In 1996, Jack Gale did the morning show on WITH for the 3rd time, only this time from his studios
in Florida. To help his listeners understand the program Jack created the “GUYD”. All voices are Jack “live”. Below are
the characters who were part of the show. Not only can you read about them, but click the audio button and listen.
Announcer par excellance. Mr. Goodvoice got his early experience licking envelopes, and joined Mr. Gale in the 50s where he was the announcer on the soap opera "Life Can Be Miserable." He was also heard on "Bill & Betty" and other features. His television career was cut short when he was described as an "accident waiting to happen". John Goodvoice was sometimes called "Mustard" …….he goes good with ham!
Known as the "Fat Lady" from her many years in the Barnum & Bailey Circus, Lady Hortense joined Mr. Gale to assist with on-air programming and commercials. She also was a fashion consultant for radio.
The Poet Un-Laureate, known for his bouffant hairdo, wears a velvet smoking jacket and slippers. He can be seen
frollicking along the roadside carrying his musty, dusty, filthy dirty old scrapbook and dallying with the
daffodils and dandelions. Usually short of cash. Dawson likes to eat his cake and have yours too.
BILL & BETTY
Radio's happiest couple have been married for 21 years, but only
see each other at breakfast because they can't stand one another.
A non-famous singer from the 50s, Ralph appeared each morning on the show, but
never completed a song due to scheduling problems.
THE MAN IN THE THIRD ROW
Has shown up in the same seat since 1965. Is allowed into the studio
without a ticket. It is rumored that they named a town after him... Marblehead, Massachusetts.
The boss, never a fan of Mr. Gale, constantly interrupted the show
with a pop gun, given to him by his daddy.
Driving to work during the morning hours is always a hectic experience. To ease
the burden, we featured Helicopter Harry in his goggles and leather bomber jacket. Harry was a
retired war pilot, who shot down 22 planes. Unfortunately, they were shot down in peacetime. It's
the largest peacetime kill in history. He gave traffic reports every twenty minutes from his vantage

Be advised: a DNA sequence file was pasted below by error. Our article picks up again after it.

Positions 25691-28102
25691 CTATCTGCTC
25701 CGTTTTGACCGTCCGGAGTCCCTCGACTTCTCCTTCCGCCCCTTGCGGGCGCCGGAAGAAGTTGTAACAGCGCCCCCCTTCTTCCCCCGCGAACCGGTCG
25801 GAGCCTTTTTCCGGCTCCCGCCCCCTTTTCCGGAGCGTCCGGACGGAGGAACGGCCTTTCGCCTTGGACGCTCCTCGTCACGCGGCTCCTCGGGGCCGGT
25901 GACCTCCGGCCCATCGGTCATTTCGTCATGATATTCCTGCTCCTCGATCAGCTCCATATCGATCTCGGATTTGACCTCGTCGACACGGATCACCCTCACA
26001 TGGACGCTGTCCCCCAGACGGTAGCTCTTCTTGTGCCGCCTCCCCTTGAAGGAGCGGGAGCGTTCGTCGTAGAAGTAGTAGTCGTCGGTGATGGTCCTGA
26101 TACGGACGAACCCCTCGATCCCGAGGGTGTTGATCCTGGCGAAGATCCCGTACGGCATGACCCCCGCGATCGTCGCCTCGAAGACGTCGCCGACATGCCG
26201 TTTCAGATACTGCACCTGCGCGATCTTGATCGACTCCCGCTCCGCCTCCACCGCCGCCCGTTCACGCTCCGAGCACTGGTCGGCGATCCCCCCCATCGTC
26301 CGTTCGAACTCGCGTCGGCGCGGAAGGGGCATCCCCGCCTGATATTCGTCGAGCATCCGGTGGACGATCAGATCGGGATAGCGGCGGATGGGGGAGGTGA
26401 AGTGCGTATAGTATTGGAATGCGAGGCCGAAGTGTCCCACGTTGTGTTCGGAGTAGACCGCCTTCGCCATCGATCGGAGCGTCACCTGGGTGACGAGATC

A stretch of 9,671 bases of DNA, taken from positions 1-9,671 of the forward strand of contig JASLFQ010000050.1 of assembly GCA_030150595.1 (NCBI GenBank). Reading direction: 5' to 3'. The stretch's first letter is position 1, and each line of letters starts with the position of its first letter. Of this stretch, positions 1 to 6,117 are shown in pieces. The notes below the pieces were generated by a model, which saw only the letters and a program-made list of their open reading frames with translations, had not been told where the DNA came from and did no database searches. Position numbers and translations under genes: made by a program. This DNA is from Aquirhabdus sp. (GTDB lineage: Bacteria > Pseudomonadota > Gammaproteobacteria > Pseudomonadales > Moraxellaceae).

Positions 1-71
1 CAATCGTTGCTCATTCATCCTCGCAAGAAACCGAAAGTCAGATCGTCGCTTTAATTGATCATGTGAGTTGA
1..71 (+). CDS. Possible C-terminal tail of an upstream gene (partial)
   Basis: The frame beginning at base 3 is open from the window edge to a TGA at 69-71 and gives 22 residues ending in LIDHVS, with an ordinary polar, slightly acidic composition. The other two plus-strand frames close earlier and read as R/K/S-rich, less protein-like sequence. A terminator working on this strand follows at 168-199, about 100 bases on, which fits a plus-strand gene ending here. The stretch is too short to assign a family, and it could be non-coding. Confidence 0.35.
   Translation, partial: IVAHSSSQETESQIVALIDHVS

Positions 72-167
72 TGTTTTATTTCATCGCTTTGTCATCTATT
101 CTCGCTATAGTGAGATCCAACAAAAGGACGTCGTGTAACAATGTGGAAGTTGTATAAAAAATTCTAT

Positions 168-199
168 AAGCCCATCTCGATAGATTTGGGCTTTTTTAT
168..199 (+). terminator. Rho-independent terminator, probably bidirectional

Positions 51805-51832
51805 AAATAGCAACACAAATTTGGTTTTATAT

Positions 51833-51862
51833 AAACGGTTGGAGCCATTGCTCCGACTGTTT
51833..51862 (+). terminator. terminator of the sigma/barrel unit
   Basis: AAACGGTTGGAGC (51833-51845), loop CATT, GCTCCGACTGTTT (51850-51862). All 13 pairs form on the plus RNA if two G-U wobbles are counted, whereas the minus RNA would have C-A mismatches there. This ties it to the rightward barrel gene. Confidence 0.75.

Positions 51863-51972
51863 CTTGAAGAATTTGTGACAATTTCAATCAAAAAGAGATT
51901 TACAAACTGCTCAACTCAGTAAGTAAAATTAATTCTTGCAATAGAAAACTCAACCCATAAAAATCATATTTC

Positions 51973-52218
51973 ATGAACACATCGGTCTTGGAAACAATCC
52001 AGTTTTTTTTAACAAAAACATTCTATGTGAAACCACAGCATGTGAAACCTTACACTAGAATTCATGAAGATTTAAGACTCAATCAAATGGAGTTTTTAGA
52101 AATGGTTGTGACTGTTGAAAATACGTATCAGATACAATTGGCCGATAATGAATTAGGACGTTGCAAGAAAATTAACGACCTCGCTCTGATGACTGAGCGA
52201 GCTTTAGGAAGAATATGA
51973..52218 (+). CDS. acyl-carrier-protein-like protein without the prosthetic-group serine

point high above the city. Problem was, the helicopter motor usually was so loud, it drowned
out Harry's reports. Only a few words could be understood over the motor noise. He probably hindered
traffic, more than helped it. Let's listen.
An over-the-hill disk jockey who longed for “Prime Time.” Visited the studio
on occasion to correct Mr. Gale on the English language. Buddy was a pioneer in radio and was the first
D.J. to be turned off.
A retired unlicensed meterologist who came out from "under the weather". Lowell joined the show to give an insight on the story behind the weather. He was sometimes referred to as "all wet". He featured his "riddle of the day".
A retired troubadour who claimed to have written a thousand songs but
knew only one, "Buckwheat Cakes". He sang it every morning.
A songwriter with no relationship to the late Cole Porter. He wrote songs like
"How would you like to be an eagle, and know that your mother was bald?". He’s been said
to sound like chalk on a blackboard.
OLD POP, THE OLD FAITHFUL STAGEHAND
Old Pop was the faithful stagehand of the
famous "Failure Theater". He remembers when Howard Johnson had only 2 flavors.
FRANK THE FROG
Frank began his radio career when he joined Mr. Gale on Saturday mornings. His duties included programming and scheduling, when he was not trying to sing along with the songs.
LIONEL THE ENGINEER
Lionel joined Mr. Gale to assist with program traffic flow.
JAN PIERCING-AMERICA'S WIDELY DISGUSTED TENOR
A frustrated would-be opera singer who began negotiations with the Metropolitan Opera in 1965. Talks have been at a standstill for years. Instead of singing the "The Road to Mandalay" he should have taken it.
The Dr. joined Mr. Gale one morning in the early years where he offered advice. No one knows what he was the doctor of, since he never produced any medical records of authenticity.
POLICE INSPECTOR TOM GRAFT
The police inspector burst into the program many times attempting to arrest the entire cast. When he was informed by Mr. Gale that they had done nothing wrong....he apologized and said things were boring down at headquarters, and he was just rehearsing in case there was a crime. He forbade us to show his face, fearing criminals would recognize him.
Want to make Mrs. Gale happy? <click here>
RECORDED “The Sloppy Madison” on Columbia Records in 1962
PRODUCED original “Oh Happy Day” by Don Howard in 1953
MANAGED & PRODUCED Johnny Cymbal “Mr. Bassman”, “Teenage Heaven”, etc. in 1963
PRODUCED “Elephant Walk” The Kings on RCA Records in 1960
“another unfortunate listener”
Jack has taken 50 years of radio craziness and put them in one book, SAME TIME...SAME STATION.
That was radio. I've read it twice"